Android Central Verdict
Bottom line: After years of seeming like a stale product, FIFA 21 has done a lot to reinvigorate a game that's beloved by so many, although there are still some issues present.
Volta Football is still a geat mode
Career Mode changes are long overdue
FIFA Ultimate Team still much too reliant on microtransactions
Career Mode still needs more work
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When it comes to the yearly FIFA video game franchise, many fans are convinced that recent releases are just more of the same. FIFA 20's release wasn't awful but was filled with complaints that many core modes felt much too similar to really feel new. Thankfully, EA Sports seems to have listened, as FIFA 21 - the latest entry in the long-running soccer franchise - adds improvements in some of the games core modes, making this entry feel much fresher than in years past, and one of the best sports games on the market.
What you'll love about FIFA 21
It should come as no surprise that soccer is arguably the biggest sport on the planet. Thanks to its wide global appeal, the sport has almost always featured some way for video game fans to experience the sport they love virtually as well. However, over the last couple of years, one of the biggest complaints surrounding EA Sports' FIFA - the most popular soccer video game on the market - is that it too often felt like more of the same. This has always been an issue with sports games, but the FIFA franchise seemed to get hit by this even harder. Thankfully for fans of the sport and FIFA franchise, FIFA 21 sees EA Sports change things up a bit, offering some much-needed improvements to some of the biggest modes, resulting in a game that both new and old fans should find very appealing.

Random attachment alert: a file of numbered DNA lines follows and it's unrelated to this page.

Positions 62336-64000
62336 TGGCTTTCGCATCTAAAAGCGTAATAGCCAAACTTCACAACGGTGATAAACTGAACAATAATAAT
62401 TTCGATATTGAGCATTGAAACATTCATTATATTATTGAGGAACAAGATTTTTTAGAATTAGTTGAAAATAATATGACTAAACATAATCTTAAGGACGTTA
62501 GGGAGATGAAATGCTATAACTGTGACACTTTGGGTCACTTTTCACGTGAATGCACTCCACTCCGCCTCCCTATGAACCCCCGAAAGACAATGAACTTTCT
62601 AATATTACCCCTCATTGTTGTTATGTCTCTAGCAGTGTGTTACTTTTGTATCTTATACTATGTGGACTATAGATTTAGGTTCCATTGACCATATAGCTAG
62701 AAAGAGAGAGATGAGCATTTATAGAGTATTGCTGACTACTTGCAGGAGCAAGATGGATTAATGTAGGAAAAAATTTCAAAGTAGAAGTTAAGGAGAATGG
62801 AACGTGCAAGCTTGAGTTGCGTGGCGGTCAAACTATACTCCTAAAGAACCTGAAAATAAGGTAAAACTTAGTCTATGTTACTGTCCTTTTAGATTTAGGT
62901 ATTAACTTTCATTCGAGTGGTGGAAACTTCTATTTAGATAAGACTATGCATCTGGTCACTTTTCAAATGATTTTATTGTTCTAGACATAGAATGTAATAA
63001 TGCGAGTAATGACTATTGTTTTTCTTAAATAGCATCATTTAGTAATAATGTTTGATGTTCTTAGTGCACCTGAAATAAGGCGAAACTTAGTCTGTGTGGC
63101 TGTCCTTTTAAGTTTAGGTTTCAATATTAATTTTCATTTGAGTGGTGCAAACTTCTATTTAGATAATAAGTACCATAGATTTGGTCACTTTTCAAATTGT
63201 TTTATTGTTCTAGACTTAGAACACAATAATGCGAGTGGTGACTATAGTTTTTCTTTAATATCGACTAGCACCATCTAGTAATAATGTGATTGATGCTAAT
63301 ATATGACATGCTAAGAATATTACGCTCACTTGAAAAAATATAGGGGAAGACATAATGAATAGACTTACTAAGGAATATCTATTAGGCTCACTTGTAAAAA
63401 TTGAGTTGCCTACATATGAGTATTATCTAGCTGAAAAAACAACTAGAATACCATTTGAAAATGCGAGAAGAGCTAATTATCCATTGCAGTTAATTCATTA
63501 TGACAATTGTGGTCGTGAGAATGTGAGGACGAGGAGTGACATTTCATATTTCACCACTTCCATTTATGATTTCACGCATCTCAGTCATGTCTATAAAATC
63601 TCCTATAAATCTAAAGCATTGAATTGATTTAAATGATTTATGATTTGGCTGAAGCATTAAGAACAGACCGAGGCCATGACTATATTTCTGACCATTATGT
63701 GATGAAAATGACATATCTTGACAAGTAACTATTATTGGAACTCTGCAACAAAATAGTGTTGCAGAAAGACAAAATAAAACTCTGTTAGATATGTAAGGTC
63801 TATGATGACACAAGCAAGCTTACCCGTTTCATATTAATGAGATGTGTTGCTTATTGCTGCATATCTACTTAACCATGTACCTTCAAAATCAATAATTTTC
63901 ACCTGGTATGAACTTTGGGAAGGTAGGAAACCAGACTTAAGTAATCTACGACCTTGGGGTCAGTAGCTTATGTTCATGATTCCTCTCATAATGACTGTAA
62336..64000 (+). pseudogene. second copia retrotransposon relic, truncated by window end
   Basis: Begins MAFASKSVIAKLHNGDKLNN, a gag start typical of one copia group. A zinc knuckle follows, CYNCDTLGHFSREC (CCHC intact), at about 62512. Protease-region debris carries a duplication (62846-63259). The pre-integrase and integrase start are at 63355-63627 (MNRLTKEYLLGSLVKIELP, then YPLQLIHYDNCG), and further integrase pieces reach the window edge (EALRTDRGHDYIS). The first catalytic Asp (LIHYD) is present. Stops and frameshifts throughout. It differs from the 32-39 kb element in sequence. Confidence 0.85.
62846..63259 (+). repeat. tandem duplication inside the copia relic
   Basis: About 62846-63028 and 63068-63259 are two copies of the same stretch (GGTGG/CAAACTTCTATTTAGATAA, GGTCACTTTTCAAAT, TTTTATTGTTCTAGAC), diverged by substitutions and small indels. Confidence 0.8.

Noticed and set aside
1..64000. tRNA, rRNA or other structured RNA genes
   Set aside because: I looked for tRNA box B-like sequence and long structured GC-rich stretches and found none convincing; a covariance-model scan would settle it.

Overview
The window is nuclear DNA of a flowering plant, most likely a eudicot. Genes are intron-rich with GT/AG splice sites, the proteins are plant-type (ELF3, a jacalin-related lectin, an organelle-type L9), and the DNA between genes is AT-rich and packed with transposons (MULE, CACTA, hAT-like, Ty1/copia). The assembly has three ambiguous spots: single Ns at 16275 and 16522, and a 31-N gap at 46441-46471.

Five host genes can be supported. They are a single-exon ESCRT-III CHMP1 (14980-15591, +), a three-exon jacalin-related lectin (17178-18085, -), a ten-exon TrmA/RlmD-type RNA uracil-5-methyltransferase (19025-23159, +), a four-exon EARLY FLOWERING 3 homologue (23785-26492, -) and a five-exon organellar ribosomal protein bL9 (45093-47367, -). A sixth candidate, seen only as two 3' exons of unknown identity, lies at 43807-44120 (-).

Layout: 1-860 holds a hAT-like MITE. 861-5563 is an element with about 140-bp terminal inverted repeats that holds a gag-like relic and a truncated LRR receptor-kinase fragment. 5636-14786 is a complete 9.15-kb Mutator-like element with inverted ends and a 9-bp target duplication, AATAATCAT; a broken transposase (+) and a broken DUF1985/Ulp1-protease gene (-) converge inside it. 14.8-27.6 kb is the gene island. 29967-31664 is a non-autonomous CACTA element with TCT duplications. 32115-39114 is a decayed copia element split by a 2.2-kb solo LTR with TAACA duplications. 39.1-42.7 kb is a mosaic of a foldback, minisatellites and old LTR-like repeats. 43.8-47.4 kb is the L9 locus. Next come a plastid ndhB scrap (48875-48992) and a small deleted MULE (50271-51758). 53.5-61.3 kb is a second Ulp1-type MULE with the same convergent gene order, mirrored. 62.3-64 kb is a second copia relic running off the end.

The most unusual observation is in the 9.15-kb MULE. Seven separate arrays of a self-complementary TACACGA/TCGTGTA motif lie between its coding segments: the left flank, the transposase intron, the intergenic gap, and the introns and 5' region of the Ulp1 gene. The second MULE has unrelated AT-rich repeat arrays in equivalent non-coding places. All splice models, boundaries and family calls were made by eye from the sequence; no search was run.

|Developer||EA Vancouver, EA Romania|
|Players||Single-Player, Local/Online Multiplayer|
|Platforms||Microsoft Windows, Xbox, PlayStation 4|
Despite the gripes some may have with the FIFA series, one aspect of the sport they do get right time and time again is its presentation. This is no different in FIFA 21, as the game looks and feels even better than ever. Making the game feel as real as the sport is something EA Sports always strives to achieve, and it looks like they've gotten even closer this time thanks to some of the improved player animations and general presentation updates made. Sweeping camera angles as players take the pitch, players reacting to missed goals or referee decisions, and even the commentary team having a bit more to say about things happening during the game all make playing FIFA 21 feel like you're watching an actual game being played.
Of course, while presentation is one thing, sports games often make or break themselves when it comes to actual gameplay. While FIFA 21 won't feel much different in terms of actually playing, EA Sports has tweaked a handful of things to make gameplay feel even smoother than in years past. After some feedback from the FIFA community, more tuning to things like passing, blocking, and general responsiveness have been made, meaning that you won't be getting some of the weird animations or bad plays that you might have seen in other FIFA entries. Blocking especially feels much smoother this time around, with defense in general feeling much tighter and way more responsive than they have before. Being able to defend a player tightly, force a turnover, and immediately begin going on the attack is a major part of soccer. It feels much better than it has in any FIFA game prior.